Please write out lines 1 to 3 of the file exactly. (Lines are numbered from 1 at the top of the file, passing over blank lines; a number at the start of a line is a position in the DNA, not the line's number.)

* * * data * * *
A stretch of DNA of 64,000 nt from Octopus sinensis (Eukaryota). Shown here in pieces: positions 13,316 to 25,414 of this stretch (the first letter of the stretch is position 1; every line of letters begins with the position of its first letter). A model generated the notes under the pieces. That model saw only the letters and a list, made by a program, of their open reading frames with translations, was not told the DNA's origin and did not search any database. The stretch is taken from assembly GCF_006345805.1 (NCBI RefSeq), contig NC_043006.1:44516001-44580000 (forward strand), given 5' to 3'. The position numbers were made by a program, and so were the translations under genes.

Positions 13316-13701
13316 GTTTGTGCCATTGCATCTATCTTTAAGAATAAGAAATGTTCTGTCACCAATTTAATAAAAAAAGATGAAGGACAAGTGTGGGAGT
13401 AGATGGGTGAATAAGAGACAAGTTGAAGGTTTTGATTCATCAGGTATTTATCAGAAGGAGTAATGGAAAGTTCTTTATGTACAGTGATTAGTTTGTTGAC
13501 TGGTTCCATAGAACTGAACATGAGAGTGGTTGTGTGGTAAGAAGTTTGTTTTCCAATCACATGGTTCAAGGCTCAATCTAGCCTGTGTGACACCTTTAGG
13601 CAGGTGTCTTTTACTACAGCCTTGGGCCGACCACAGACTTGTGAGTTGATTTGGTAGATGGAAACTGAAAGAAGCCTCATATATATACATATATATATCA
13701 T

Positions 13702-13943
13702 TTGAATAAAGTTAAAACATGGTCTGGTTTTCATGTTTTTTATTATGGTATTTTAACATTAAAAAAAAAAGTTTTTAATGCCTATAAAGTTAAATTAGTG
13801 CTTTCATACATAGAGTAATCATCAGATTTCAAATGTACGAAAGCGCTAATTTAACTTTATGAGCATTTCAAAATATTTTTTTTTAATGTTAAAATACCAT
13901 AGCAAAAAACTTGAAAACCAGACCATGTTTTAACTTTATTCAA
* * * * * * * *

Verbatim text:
A stretch of DNA of 64,000 nt from Octopus sinensis (Eukaryota). Shown here in pieces: positions 13,316 to 25,414 of this stretch (the first letter of the stretch is position 1; every line of letters begins with the position of its first letter). A model generated the notes under the pieces. That model saw only the letters and a list, made by a program, of their open reading frames with translations, was not told the DNA's origin and did not search any database. The stretch is taken from assembly GCF_006345805.1 (NCBI RefSeq), contig NC_043006.1:44516001-44580000 (forward strand), given 5' to 3'. The position numbers were made by a program, and so were the translations under genes.

Positions 13316-13701
13316 GTTTGTGCCATTGCATCTATCTTTAAGAATAAGAAATGTTCTGTCACCAATTTAATAAAAAAAGATGAAGGACAAGTGTGGGAGT